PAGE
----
Thursday, March 19, 2020
March 19, 2020: StoweStudying: Tomitudes
[On March 20, 1852, Harriet Beecher Stowe’s titanic novel Uncle Tom’s Cabin was published in book form for the first time. So this week I’ll AmericanStudy a handful of Stowe contexts, leading up to a special post on the wonderful Stowe Center in Hartford!]
On the very complicated, confusing, and crucial case of the Uncle Tom’s Cabin toys and games.
In a long-ago Tribute Post here, I wrote about my Dad, (now retired) University of Virginia Professor Stephen Railton, and more specifically about his public scholarly and pedagogical websites. While the Mark Twain site focuses pretty specifically on Twain’s major works and on their many biographical, historical, cultural, artistic, and scholarly contexts, the Uncle Tom’s Cabin site has a very different additional emphasis (while still highlighting many elements in those categories for Stowe’s novel): tracing the novel’s multi-faceted, multi-century legacy in American culture. It’s fair to ask, as the site itself does in each case (and as I’ll explore a bit more in tomorrow’s series-concluding post as well), whether any of those aftermaths—from the touring Tom Shows to the dozens of film adaptations, the collectibles to the card games, and many many more—can tell us much at all about Stowe’s novel itself, whether they’re more about their own particular moments or connected to enduring national narratives, how, indeed, we American Studiers analyze this century and a half of Stowe-inspired cultural and material cultural stuff.
Those questions are relevant to any and all of the Stowe legacies highlighted on the website, but are nowhere more vexed and challenging than when it comes to the Tom-inspired children’s merchandise (or “Tomitudes,” as the material culture artifacts inspired by the novel are often known). What on earth do we make of these jigsaw puzzles, these Tom’s cabin pieces included in assemble-your-own-village sets, these paper dolls and cut-outs of characters and scenes from the novel? Do they simply and neutrally reflect the way that (imagine this next word in the voice of Yogurt from Spaceballs) “merchandising” can and will find its way into anything in our capitalist society? Are they part of the process of stereotyping and watering-down that (building on certain aspects of the novel but ignoring many, many others) has reduced Stowe’s novel from impassioned protest to cultural mainstay? Could they instead represent a way in which those moral lessons and goals of Stowe’s novel could be passed down to open-minded and impressionable young Americans, not unlike the ways in which Tom influenced young Eva (and then she in turn influenced her father, the reformed slaveowner St. Clare), in the novel’s most idealized relationship?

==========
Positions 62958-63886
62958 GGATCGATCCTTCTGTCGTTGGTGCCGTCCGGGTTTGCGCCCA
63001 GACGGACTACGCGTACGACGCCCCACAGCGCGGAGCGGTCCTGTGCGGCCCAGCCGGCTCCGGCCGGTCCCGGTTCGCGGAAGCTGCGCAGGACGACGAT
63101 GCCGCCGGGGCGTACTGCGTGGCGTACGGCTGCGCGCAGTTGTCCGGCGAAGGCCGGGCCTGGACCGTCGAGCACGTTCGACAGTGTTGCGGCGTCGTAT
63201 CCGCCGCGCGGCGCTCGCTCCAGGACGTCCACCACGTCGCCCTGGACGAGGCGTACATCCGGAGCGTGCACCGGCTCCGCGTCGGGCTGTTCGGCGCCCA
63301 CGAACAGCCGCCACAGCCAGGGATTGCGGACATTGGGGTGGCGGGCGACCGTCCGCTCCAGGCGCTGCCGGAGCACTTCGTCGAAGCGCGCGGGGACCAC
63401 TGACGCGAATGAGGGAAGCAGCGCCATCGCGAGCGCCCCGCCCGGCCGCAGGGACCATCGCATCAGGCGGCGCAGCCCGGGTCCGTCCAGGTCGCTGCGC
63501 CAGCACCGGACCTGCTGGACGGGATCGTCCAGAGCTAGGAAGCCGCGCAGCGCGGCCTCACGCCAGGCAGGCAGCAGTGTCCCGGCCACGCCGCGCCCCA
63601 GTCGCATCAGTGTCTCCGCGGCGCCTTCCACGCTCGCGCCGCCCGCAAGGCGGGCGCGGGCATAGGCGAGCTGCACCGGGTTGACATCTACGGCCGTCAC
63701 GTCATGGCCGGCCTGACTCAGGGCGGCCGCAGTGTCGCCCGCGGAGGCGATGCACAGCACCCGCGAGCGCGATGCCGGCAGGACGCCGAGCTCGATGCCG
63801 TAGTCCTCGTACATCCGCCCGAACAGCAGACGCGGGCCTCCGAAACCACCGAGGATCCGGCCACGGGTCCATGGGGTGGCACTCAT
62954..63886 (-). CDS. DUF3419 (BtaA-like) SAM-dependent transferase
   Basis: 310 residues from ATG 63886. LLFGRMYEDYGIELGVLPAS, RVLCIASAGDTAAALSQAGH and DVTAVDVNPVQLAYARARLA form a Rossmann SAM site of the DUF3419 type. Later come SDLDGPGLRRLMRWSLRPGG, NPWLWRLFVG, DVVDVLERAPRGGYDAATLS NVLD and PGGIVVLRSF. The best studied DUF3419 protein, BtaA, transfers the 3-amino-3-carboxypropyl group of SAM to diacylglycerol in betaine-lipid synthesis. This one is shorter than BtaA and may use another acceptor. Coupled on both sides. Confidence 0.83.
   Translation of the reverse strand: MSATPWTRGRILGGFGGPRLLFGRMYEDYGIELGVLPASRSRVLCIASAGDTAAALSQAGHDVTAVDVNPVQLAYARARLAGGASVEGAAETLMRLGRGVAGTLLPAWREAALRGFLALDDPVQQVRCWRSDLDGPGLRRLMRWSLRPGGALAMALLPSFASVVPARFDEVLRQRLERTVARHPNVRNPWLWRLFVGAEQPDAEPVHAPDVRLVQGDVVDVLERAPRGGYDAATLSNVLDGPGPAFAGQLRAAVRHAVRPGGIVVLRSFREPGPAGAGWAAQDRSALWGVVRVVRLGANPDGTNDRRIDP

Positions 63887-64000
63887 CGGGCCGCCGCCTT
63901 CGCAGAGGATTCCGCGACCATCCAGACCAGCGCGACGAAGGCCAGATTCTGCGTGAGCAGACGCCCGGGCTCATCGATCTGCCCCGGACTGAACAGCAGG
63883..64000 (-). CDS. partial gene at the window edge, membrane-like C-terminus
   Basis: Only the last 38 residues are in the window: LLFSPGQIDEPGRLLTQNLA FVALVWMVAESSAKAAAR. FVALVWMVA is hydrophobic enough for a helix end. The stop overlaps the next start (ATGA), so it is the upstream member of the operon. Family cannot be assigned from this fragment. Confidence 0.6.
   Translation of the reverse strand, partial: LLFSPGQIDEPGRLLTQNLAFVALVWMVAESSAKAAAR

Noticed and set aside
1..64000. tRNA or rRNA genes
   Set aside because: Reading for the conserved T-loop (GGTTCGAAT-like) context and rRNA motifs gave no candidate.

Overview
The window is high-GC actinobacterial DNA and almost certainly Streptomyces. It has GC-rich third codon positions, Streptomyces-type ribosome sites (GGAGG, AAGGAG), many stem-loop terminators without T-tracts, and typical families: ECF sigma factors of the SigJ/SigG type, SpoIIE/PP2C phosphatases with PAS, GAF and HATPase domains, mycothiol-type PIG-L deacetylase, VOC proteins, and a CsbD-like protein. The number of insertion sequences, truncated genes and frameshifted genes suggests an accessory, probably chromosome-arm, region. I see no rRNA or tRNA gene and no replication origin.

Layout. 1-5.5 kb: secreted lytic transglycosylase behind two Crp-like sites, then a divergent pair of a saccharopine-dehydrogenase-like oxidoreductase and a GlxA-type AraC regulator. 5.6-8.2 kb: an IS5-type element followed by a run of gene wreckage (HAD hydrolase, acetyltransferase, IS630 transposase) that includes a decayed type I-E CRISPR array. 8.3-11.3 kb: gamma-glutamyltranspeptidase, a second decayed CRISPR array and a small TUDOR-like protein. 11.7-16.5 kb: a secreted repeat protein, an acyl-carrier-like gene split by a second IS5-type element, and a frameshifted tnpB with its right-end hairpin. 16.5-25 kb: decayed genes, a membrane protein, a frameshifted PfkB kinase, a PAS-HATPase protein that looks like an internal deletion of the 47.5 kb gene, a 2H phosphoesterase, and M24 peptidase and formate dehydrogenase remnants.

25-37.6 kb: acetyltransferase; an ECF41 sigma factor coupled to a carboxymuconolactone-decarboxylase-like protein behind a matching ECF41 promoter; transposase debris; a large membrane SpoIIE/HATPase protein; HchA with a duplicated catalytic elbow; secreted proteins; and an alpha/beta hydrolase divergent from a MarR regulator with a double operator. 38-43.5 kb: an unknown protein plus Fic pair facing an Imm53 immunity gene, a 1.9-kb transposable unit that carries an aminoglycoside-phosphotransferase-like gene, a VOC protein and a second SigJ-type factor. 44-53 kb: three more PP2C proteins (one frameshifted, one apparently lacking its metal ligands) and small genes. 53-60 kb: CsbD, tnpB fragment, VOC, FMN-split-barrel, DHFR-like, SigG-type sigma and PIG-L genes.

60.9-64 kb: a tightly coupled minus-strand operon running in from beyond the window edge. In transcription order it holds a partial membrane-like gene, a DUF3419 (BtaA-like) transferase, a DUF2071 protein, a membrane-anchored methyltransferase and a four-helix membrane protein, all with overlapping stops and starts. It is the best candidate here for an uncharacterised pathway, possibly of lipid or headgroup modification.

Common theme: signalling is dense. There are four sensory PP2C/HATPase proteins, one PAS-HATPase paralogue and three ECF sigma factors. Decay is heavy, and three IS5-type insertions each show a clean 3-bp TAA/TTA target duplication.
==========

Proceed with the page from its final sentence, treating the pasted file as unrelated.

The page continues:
Hell if I know. But I do know this: while Stowe’s novel may be an extreme case (I’m not familiar, at least, with the Marrow of Tradition jigsaw puzzles, the Ceremony cut-out dolls, the Awakening ocean-suicide dioramas), there’s something unavoidably true and important about the fact that our most prominent cultural figures, events, and texts eventually filter down to our kids. Obviously the versions of the America Revolution and the Civil War, of Mark Twain and Martin Luther King, of the frontier and the Cold War, that become toys and games, children’s books and snippets of kids’ TV shows, and the like can seem far removed from those with which we scholarly, adult AmericanStudiers engage. But we’d better not think of them that way, not treat them as distinct in any absolute sense—had better, instead, remember that national, historical, and cultural narratives are created and passed down in a variety of forms, and that the ones that seem the simplest are often those that become the most ingrained in our identities and communities. I’m not saying we all need to play with the Uncle Tom’s Cabin cut-out dolls, necessarily; but we’d all better think about them.
Last StoweStudying tomorrow,
PS. What do you think?